The hardest climb you’ve never heard of? The Giro d’Italia has included the Colle Fauniera sparingly and needs to go back at some point to correct past mistakes. For everyone else it’s open all summer.
The Route: there are three ways to the top but this is the route up the Valle Grana from Caraglio through Pradlèves and onwards, the route used by the Giro d’Italia in the past.
On a map or with roadsigns it is the SP23, SP112 and the SP333. From Pradlèves it is 22.4km long at an average of 7.5%. But it starts climbing before and after Pradlèves the road has yet to rear up.
The Feel : Turn away for a moment and the plains of the Pianura Padana stretch out like a rumpled blanket with buildings and vegetation the only breaks on the horizon. Then turn back to you see the mountains dominate the view. If some climbs start in the mountains, this road sees the rider approach from the flat. It’s a perfect start: gentle, warm and lazy as you pass kiwi orchards and signs for farms selling cheese. The Slow Food movement was born down the road and everything so far seems so languid.
Slowly the valley closes in and after the village Pradlèves – “city of cheese” boasts the sign – you climb up a river gorge, the road taking the route cut by the water.
There are signs for cyclists, literally as they indicate what’s ahead. It’s around the Gino Bartali hairpin that the road rears up and the surface deteriorates. The 13.77% slope – such precision from the sign – is steep enough but the crumbling road surface forces you pick your way, making it harder.
Onwards and the approach to the village of Chiotti is one of the hardest sections, the double-digit gradient is obvious. Above is the Santuario di San Magno and a brief flat section. After a few buildings the road shrinks in width and it’s back to 10 or 12% slope, now with added altitude to make it harder.
A tough gradient and the altitude aren’t unique but what makes this even more of a grind is the road itself, its surface is rasping like a cat’s tongue at best, cracked and crumbling elsewhere which robs more energy and why I rate it harder than the Stelvio or Galibier. The views are worth it, green pastures sit below huge towers of rock. You can look back down to the plains below though the path you came up, another world so far below. Take a moment to enjoy these views because once at the top the views aren’t so good. The top of the pass comes into view, a visible finish line from afar and helpfully the slope eases. At the top there’s a small car park with a large memorial to Marco Pantani.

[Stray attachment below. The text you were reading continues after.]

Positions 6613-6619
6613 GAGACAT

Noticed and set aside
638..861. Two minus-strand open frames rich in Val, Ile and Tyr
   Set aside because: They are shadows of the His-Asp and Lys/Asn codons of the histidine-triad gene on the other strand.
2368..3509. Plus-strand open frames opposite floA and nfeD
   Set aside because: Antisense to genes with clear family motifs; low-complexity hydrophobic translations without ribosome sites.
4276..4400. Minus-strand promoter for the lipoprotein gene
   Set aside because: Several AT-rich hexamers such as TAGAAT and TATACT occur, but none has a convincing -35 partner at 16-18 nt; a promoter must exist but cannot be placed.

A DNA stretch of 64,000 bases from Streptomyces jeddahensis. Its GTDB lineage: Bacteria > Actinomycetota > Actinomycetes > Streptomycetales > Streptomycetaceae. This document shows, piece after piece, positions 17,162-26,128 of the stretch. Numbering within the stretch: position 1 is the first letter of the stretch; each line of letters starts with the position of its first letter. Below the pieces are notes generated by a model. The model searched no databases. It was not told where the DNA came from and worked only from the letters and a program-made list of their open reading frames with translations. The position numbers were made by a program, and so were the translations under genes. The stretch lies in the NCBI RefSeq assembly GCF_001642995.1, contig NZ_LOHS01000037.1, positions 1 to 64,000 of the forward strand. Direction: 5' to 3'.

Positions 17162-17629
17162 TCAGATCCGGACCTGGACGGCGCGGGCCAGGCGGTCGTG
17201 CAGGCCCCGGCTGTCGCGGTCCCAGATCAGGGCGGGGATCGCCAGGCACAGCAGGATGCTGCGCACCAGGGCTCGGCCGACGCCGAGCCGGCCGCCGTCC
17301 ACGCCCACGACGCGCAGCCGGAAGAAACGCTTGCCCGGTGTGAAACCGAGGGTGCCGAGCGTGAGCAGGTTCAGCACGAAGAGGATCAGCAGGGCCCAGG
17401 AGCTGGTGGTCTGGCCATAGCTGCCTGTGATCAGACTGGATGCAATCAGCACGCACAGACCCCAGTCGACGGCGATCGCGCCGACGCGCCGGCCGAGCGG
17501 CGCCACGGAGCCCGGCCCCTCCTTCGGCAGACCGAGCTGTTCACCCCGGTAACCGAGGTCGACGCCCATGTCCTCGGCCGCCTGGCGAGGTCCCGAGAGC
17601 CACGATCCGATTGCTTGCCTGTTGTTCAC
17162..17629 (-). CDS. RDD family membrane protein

Descend and you’ll find a few rough sections but in time you’re back down below the treeline and in comforting woodland. The effort from before is only a memory. Was it really that hard?
The History: the Giro had to wait until 1999 to climb this. It’s not as if the road was a secret but year after year the race skipped it. Were they afraid? It turns out they were and the race only went up once the descent had been improved says Daniel Friebe in Mountain Higher. It highlights how races return to familiar ground and there several major climbs that the Giro has yet to visit, the Nivolet for example.
When they did visit in 1999 it was spectacular and riders, many with blood as thick as ketchup, were floundering. José Jimenez tried a big gear attack halfway but cracked and then fell to pieces losing double-digit minutes. Laurent Jalabert surrendered his maglia rosa and Marco Pantani ended the day in pink but was later to leave the race red-faced after his haematocrit test leaving Ivan Gotti to win a second Giro. Arguably the Fauniera was the high point of his career and what followed after was a long descent.
It was due to return in 2001 but a police raid on the Giro, sometimes known as the Sanremo Blitz saw the stage cancelled in the aftermath. It should go back and hopefully it’ll be third time luck for a happy ending. But when? There’s no ski station to bid for the finish so it depends on the local towns nearby bidding and if they do pay the money the mountain will take all the glory.
Pantani Memorial: sometimes it seems the old rule of building a chapel on top of a hill in Italy has been surpassed by a new one where they erect a Pantani memorial. It’s an exaggeration but there are molto memorials. This one is haunting for the dark eyes and grey stone.
Name: the pass has two names, the Colle Fauniera but also the Colle dei Morti, the “pass of the dead”. The more mortal name comes from a battle a few hundred years ago in the area while the rocky peak of the Cima Fauniera nearby provides the other name. Today both are used interchangeably.
Climb up and there’s also the Colle d’Esischie and the Colle del Vallonetto along the way. The Esischie is a proper road and is used by the annual Fausto Coppi gran fondo, an alternative route to the top used once in the Giro too while the Vallonetto is just a gravel track.
Travel and Access: Cuneo is the nearest large town with rail and autostrada links and it sits roughly equidistant between Turin and Nice in France. There are a lot of other climbs to do in the area but it can be hard to pick a base. You need to ride far up one valley get a big climb and possibly cross to France and a circular loop for the day is rare.
More roads to ride at inrng.com/roads